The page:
3.5. Wind tunnel testing

The present testing was performed in an open-looped subsonic wind tunnel with 1 m by 1 m test section. The wind tunnel has a maximum flow velocity of 40 m/s and turbulence level is low depending on range of operating test-section velocities. The composite plate was fixed at the top of the test section and measurement points marked with reflective tape for accurate laser detection. A jig mounting for the vibrometer was fabricated that allow it to automatically rove horizontally and vertically over the plate surface during measurement (see Fig. 6). The reference accelerometer is attached at one of the measurement points near the root of the plate to reduce the disturbance due to the wiring attachment on the plate.

Fig. 6. Wind tunnel test setup

 Wind tunnel test setup

4. Results and discussions

4.1. FE result

The first five natural frequencies and the corresponding mode shapes of the model are extracted using MSC/NASTRAN are shown in Table 1. It can be seen that the first five modes of the thin plate are in the frequency range of 1.7 Hz to 54.0 Hz. With the FE results, the frequency range was approximated up to 100 Hz and the mode shapes predicted helped to determine the placement for the transducer.

Table 1. Natural frequencies and mode shapes obtained from FE

1.7 Hz
(1st Bending)
9.6 Hz
(1st Torsion)
10.7 Hz
(2nd Bending)
30.1 Hz
(2nd Torsion)
54.0 Hz
(3rd Bending)

4.2. EMA Result

Typical curve fitted FRFs obtained from accelerometer and laser scanning testing with impact hammer excitation is shown in Fig. 7 and 8. Comparing the FRFs measured using accelerometer and laser vibrometer showed strong agreement between the two results which meant that the effect of mass for a single accelerometer is negligible in this instance except for mode 1 where there is a drop in coherence. This could be due to the sensitivity of the miniature accelerometer that may not be able to capture low frequency mode. One of the instrumentation constraints with EMA is the effect of the transducer mass on the structure [16, 17]. With the influence of the transducer mass, it will introduce larger inertia effect which caused spatial complexity of the modes and this justifies the need for optical sensor. This EMA results will be compared with OMA results for mode frequencies and mode shapes comparison. Modal parameters were derived from FRFs and tabulated in Table 2 for different response measured by accelerometer and laser vibrometer.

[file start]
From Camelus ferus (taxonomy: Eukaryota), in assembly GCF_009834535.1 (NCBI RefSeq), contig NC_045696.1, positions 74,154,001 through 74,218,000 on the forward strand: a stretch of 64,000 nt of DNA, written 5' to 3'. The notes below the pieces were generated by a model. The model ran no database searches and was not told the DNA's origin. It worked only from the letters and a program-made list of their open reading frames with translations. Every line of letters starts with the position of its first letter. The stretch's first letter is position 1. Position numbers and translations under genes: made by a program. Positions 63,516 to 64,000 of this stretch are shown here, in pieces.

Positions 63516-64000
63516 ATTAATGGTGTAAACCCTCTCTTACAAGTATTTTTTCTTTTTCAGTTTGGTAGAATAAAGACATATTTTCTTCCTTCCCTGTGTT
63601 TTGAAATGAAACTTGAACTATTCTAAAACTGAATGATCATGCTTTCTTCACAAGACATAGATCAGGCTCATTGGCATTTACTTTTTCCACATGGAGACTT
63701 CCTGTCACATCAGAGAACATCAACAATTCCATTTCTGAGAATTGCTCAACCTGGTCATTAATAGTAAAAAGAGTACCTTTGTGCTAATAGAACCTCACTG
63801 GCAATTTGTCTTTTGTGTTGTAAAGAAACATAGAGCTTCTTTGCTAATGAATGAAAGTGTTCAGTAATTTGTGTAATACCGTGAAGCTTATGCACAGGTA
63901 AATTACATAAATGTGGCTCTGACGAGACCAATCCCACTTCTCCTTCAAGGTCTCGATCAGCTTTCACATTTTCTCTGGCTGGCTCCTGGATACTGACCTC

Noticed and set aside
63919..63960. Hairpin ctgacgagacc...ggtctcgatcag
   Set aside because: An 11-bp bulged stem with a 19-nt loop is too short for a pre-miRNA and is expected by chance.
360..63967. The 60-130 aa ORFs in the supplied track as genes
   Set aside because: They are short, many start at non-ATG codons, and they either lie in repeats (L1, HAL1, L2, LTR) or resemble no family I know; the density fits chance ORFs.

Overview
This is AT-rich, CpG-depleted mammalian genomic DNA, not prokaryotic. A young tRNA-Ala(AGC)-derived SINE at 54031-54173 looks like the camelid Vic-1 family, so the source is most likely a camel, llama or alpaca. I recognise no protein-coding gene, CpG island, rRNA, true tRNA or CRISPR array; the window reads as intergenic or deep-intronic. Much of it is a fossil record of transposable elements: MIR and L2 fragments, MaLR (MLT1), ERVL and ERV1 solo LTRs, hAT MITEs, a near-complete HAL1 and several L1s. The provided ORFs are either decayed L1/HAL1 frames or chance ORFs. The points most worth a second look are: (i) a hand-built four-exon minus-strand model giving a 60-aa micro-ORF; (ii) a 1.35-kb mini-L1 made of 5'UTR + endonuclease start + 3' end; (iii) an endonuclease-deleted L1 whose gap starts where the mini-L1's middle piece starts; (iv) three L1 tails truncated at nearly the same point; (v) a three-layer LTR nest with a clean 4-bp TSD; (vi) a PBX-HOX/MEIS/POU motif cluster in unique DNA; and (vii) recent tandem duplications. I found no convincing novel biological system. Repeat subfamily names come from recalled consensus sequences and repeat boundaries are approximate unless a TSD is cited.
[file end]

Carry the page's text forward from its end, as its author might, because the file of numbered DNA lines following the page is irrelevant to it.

Fig. 7. FRF plot after curve fitting measured via accelerometer. M#1 1Z:4Z Frequency Response H1 (accelerometer, hammer) – STS Measurement 1, Input: STS FFT Analyzer (Log Magnitude)

 FRF plot after curve fitting measured via accelerometer. M#1 1Z:4Z Frequency Response H1 (accelerometer, hammer) – STS Measurement 1, Input: STS FFT Analyzer (Log Magnitude)

Fig. 8. FRF plot after curve fitting measured via laser vibrometer. M#1 1Z:4Z Frequency Response H1 (laser, hammer) – STS Measurement 1, Input: STS FFT Analyzer (Log Magnitude)

 FRF plot after curve fitting measured via laser vibrometer. M#1 1Z:4Z Frequency Response H1 (laser, hammer) – STS Measurement 1,  Input: STS FFT Analyzer (Log Magnitude)

Table 2. Mode frequencies and damping ratios obtained from impact test

Mode Type
Natural frequency, ω (Hz)
Error (%)
Modal damping, ζ (%)
Accelerometer
Laser Vibrometer
Accelerometer
Laser Vibrometer
1B
2.53
2.66
5.14
7.99
6.69
1T
8.93
9.20
3.02
3.56
2.64
2B
15.20
15.90
4.61
1.60
1.51
2T
31.50
33.70
6.98
2.27
1.37
3B
42.90
44.30
3.26
1.24
0.78

4.3. OMA result

Example of time histories of the measured response is shown in Fig. 9 and must display time decay behaviour. For wind-on excitation, it was found that valid time histories are obtained within the range of 3.2 m/s to 6.3 m/s (5 to 8 Hz rotational speed of drive motor). Therefore, measurements were taken at 3.2, 5.7 and 6.3 m/s. Higher than this (approximately 9 Hz), the thin plate starts to undergo limit cycle oscillation flutter. The first 5 natural frequencies was tabulated in Table 3 and showed that while the bending modes are in excellent agreement between the random tapping and wind-on techniques, the torsional modes are not.

Fig. 9. Time histories of the measured response

 Time histories of the measured response

Table 3. OMA results

Mode Type
Random tapping
Wind-on excitation
Natural frequency,
ω (Hz)
Natural frequency, ω (Hz)